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Taking care of the family jewels


 I’m a big proponent of gardening being fun. That’s why I feel that gardening “rules” should be thought of more as guidelines. My gardening rule is: Do what makes you happy.

As part of embracing that philosophy, this spring I bought a plant for no reason other than that I thought it was funny. I actually first saw this plant in New Zealand and I’ve been searching for it ever since. It’s Asclepias physocarpa but its common name—Family Jewels tree (aka Hairy Balls plant, or the far more boring Balloonplant) says far more about what this member of the milkweed family actually looks like.

It’s a tender perennial in zone 7, so it is most certainly an annual in my zone 5b garden, but I wanted to give it a shot anyway. It first started flowering a couple weeks ago so I was worried that I wouldn’t get to see any of the seed pods that give it its common names. Never fear, the family jewels are here.

It’s OK, you can giggle. You know you want to.

There are several seed pods now and they are growing rather rapidly (obviously I’m not watering it with cold water 😉 ) but I’m really enjoying this plant for its form as well. It has an elongated leaf that isn’t unlike what you’d find on an olive tree. I absolutely love olive trees because I think they are just so pretty. I hate olives though. Go figure. Anyway, it’s difficult to find an elongated, slightly blueish leaf on a plant that will grow in northern climates so this was a nice surprise.

The flowers are diminutive but pretty with a lovely light scent.
The plant stands about 5 feet 6 inches tall and has a sort of free-form habit. I like it.

I’m going to try to save a few of the seeds and grow this from seed next year. Any plant that makes me laugh every time I see it is certainly one worth growing. Even if it means that you have a rather juvenile sense of humor.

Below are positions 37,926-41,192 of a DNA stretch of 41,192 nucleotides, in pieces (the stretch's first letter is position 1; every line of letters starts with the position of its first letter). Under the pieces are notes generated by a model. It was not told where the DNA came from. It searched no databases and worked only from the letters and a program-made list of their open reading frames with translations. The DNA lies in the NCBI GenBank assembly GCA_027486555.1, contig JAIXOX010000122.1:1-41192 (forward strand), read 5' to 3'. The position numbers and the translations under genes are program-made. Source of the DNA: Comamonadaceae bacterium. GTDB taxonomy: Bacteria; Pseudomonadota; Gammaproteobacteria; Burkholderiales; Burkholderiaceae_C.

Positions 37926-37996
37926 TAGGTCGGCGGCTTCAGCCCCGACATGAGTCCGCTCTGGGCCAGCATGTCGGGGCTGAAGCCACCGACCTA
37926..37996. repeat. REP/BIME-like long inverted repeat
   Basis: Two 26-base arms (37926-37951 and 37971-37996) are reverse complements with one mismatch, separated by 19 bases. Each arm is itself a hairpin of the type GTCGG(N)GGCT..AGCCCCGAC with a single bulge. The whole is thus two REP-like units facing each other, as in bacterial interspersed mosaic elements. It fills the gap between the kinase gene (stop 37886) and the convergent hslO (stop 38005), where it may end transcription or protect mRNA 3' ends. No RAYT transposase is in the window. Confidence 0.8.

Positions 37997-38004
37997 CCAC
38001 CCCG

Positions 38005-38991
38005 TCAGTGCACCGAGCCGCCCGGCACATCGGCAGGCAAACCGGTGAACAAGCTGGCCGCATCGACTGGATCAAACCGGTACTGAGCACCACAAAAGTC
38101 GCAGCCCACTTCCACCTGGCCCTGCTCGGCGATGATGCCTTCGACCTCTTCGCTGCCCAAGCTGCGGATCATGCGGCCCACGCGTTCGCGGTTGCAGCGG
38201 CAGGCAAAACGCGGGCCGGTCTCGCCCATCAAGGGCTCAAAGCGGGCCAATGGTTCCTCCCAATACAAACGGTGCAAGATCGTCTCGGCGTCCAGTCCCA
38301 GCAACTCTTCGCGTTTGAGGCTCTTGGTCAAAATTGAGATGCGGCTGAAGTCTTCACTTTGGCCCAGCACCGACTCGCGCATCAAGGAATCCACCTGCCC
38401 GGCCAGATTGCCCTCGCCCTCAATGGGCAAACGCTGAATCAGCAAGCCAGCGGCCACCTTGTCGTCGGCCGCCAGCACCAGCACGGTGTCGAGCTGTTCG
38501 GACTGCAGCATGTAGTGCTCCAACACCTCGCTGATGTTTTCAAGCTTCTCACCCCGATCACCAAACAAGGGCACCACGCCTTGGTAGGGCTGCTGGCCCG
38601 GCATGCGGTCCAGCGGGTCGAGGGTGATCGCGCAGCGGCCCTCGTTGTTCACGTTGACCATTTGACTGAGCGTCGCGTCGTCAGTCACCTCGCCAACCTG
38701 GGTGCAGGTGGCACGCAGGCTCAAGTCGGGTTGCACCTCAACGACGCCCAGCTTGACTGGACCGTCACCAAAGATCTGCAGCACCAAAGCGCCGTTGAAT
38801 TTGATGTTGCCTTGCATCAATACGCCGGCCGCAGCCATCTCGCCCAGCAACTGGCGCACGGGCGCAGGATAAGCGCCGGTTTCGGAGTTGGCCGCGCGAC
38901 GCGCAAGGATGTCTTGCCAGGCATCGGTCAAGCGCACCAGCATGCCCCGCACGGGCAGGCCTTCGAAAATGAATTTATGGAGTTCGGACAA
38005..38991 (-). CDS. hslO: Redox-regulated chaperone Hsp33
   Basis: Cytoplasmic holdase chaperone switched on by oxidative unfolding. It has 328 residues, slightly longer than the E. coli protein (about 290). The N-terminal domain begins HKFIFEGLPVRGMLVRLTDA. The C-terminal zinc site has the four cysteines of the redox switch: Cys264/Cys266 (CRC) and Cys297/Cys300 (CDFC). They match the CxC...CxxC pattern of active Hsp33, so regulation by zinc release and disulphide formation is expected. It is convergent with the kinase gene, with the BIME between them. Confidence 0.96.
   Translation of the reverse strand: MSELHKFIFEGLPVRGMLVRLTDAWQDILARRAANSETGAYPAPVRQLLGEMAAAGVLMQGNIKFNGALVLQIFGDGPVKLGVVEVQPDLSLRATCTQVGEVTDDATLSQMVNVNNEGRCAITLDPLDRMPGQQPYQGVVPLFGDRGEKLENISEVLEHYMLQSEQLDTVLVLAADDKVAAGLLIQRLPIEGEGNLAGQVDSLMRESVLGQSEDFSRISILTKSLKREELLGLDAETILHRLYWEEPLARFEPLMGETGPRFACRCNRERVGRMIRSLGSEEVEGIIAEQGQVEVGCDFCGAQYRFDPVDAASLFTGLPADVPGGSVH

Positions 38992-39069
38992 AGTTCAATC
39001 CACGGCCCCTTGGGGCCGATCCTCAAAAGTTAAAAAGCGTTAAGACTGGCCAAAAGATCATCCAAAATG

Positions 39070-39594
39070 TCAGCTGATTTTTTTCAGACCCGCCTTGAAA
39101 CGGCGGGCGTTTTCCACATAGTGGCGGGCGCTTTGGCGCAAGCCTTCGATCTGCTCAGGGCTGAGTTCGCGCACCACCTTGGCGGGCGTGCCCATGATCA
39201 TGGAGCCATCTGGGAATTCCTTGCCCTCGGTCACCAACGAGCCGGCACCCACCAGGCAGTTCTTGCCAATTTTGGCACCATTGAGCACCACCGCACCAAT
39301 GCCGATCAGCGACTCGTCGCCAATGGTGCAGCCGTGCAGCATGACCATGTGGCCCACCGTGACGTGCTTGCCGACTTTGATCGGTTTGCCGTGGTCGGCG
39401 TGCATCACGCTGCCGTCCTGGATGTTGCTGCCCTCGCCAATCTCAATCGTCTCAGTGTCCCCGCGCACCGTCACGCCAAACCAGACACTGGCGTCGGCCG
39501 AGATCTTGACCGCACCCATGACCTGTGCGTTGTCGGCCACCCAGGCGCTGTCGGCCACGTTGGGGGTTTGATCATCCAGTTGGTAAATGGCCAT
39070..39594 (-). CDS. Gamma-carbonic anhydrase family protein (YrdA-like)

P.S. I think I should receive some sort of award for keeps the puns to a minimum in this post. Feel free to add as many as you like in the comments though. If you have the cojones.

17 Responses

  1. I have had these plants in my garden for several years now & the monarch butterflies love it. So many monarch caterpillars that they eat all the leaves on the plant. They’re now just empty sticks with the big balls 😂. I think first year there weren’t many caterpillars so hang in there. Oh and you can collect the seeds (black or very dark brown are ripe) and grow more plants for next year. You just gently squeeze the balls and they pop open when they’re ripe. Oh boy what a funny plant this is. No wonder my friends & kids tease me!!! I live in SF East Bay

  2. Hello! I just found your blog too. I am in Norther California, I too have a “Hairy Balls” milkweed
    going in my yard. The The monarchs visited them but none of the caterpillars would eat any leaves. I know every
    different regions have certain milkweed plant that that the
    Butterfly’s lay eggs on. Mine went for the milkweed I raised from seed, not the big guy “Family Jewels”!
    I wonder why? Thanks for your great blog.Louise